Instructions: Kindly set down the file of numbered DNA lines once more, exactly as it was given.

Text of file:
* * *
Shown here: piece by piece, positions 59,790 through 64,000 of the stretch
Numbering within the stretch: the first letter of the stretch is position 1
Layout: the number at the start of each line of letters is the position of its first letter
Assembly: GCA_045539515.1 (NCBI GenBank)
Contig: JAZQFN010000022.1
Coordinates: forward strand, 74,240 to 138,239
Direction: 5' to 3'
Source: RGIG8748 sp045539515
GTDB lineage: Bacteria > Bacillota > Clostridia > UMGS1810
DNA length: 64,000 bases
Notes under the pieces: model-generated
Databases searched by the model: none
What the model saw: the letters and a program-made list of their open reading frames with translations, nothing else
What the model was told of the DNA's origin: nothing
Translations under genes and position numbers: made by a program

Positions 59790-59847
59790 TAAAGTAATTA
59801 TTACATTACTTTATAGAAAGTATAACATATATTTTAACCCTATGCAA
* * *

Shown here: piece by piece, positions 59,790 through 64,000 of the stretch
Numbering within the stretch: the first letter of the stretch is position 1
Layout: the number at the start of each line of letters is the position of its first letter
Assembly: GCA_045539515.1 (NCBI GenBank)
Contig: JAZQFN010000022.1
Coordinates: forward strand, 74,240 to 138,239
Direction: 5' to 3'
Source: RGIG8748 sp045539515
GTDB lineage: Bacteria > Bacillota > Clostridia > UMGS1810
DNA length: 64,000 bases
Notes under the pieces: model-generated
Databases searched by the model: none
What the model saw: the letters and a program-made list of their open reading frames with translations, nothing else
What the model was told of the DNA's origin: nothing
Translations under genes and position numbers: made by a program

Positions 59790-59847
59790 TAAAGTAATTA
59801 TTACATTACTTTATAGAAAGTATAACATATATTTTAACCCTATGCAA